Adolescent health

March 2011

Clinical

Diagnosing colorectal polyps and masses

The use of CT colonography

Volume 40, No.3, March 2011 Pages 117-120

Tom Sutherland

Elizabeth Coyle

Wai Kit Lee

Belinda Lui

Background

Colorectal cancer is common, over 13 000 cases were diagnosed in Australia in 2005. The pathogenesis of colorectal cancer has been well investigated and usually occurs in a predictable sequence progressing from dysplasia, to carcinoma in situ before becoming an invasive malignancy. The symptoms and signs of colorectal polyps and masses are often nonspecific, however, given that polyps are easily cured with polypectomy, it is vital to have an accurate and acceptable diagnostic test. Traditional tests include conventional (optical) colonoscopy and double contrast barium enema. Computed tomographic (CT) colonography is a newer, minimally invasive method for examining the colon for colorectal polyps.

Objective/s

To inform general practitioners about CT colonography, its evidence, indications, controversies and extracolonic ancillary findings.

Discussion

The evidence supporting CT colonography is discussed along with how it is performed, as well as a discussion of the factors unique to it, such as extracolonic findings and polyp management.

How is CT colonography performed?

Computed tomographic (CT) colonography is a low radiation dose CT scan performed in supine and prone positions following a full colonic preparation, and then followed by colonic insufflation with carbon dioxide via a rectal catheter with no need for sedation. Supine and prone positions are required to move any residual colonic fluid that may obscure polyps and ensure that each colonic segment is adequately distended. Faecal tagging can be used. This involves patients drinking 150 mL of barium liquid with meals starting 48 hours before the examination and allows easy differentiation of residual faecal material from polyps. Faecal tagging is omitted in patients with an incomplete optical colonoscopy as it allows a same day study to be performed and avoids patients having to repeat bowel preparation. The images can be reviewed in any plane or reconstructed into a ‘virtual colonoscopy’ allowing a colonic ‘fly through’ simulation of optical colonoscopy (OC). Researchers are actively exploring computer bowel cleansing so that CT colonography can be performed without requiring a bowel preparation, however, this has not yet eventuated.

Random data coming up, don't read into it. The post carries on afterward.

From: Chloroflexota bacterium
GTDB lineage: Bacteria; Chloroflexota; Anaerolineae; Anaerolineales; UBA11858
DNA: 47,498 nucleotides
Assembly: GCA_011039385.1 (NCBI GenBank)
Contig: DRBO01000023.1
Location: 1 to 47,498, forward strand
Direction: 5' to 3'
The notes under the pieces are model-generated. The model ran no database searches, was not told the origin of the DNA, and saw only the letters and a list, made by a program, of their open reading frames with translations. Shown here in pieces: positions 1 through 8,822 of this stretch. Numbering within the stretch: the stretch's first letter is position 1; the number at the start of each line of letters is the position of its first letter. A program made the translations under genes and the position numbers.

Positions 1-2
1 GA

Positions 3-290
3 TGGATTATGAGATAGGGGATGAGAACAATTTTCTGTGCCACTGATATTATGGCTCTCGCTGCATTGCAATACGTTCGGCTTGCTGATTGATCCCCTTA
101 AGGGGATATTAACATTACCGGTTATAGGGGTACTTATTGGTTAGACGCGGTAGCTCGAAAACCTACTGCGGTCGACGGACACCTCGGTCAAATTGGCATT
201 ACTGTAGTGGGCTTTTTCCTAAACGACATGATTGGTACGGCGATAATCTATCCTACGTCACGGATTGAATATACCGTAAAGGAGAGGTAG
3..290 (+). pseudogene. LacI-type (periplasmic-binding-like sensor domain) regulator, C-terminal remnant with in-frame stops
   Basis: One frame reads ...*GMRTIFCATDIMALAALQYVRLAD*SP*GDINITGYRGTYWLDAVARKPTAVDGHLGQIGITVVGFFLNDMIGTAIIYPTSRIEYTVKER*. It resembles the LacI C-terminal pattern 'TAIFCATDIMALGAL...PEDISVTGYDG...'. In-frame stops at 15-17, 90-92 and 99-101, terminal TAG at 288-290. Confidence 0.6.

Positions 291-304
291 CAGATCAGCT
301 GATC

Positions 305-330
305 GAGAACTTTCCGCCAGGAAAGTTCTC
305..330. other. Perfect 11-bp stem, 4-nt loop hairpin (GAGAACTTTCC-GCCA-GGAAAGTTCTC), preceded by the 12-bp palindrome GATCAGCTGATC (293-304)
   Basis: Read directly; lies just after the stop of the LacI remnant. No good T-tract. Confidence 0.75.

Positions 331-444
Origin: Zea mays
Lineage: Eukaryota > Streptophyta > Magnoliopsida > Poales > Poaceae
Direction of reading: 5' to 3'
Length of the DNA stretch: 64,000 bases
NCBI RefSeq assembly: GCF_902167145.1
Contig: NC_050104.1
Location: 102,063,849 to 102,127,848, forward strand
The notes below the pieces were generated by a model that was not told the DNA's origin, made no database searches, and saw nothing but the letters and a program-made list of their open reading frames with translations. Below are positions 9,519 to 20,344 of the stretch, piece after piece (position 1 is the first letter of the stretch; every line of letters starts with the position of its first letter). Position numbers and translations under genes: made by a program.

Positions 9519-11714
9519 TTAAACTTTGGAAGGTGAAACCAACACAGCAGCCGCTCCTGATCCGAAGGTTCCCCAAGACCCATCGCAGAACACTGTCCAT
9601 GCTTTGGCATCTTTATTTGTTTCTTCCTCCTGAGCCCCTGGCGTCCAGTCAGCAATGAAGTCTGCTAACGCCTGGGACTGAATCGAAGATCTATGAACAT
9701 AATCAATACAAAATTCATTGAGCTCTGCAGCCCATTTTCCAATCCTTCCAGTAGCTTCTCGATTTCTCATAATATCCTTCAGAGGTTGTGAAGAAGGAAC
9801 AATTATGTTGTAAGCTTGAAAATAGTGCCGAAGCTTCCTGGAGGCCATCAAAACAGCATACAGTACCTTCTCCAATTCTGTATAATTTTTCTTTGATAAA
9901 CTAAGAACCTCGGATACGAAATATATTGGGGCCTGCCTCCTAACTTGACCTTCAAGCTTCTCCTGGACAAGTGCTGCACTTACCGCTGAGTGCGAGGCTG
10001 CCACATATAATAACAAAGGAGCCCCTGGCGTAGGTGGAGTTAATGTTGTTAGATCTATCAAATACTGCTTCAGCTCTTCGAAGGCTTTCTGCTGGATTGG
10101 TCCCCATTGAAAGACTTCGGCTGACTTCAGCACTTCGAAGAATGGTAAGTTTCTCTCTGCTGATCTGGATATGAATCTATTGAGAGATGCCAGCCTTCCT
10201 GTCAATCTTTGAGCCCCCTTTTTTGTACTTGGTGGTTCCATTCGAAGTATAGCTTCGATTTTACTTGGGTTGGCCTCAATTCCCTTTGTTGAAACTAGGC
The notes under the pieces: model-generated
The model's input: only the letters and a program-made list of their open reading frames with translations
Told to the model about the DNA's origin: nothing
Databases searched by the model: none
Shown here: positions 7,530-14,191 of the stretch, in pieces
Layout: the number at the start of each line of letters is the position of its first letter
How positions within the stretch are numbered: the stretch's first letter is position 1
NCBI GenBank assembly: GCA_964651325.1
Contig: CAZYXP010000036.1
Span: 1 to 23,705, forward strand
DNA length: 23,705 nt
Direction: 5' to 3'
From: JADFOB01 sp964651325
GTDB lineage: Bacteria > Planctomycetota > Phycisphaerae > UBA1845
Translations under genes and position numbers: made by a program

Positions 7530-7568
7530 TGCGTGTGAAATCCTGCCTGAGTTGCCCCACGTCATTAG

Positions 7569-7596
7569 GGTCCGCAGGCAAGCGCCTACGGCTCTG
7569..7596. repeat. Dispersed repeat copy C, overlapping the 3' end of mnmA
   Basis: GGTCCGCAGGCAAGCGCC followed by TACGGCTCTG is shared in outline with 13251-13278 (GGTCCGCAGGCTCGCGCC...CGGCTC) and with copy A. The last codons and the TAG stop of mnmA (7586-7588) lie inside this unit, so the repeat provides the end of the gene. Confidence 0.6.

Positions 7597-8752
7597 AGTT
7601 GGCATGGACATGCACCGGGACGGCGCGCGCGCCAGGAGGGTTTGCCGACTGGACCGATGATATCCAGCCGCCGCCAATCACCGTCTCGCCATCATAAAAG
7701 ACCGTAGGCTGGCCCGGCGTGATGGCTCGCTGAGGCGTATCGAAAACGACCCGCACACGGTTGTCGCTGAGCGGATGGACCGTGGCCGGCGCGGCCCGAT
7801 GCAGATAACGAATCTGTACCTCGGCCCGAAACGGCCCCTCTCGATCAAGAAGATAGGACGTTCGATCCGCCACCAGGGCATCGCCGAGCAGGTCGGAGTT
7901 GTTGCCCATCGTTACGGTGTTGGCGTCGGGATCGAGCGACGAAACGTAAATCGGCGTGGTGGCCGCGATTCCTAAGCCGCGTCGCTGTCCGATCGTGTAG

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Correspondence afp@racgp.org.au

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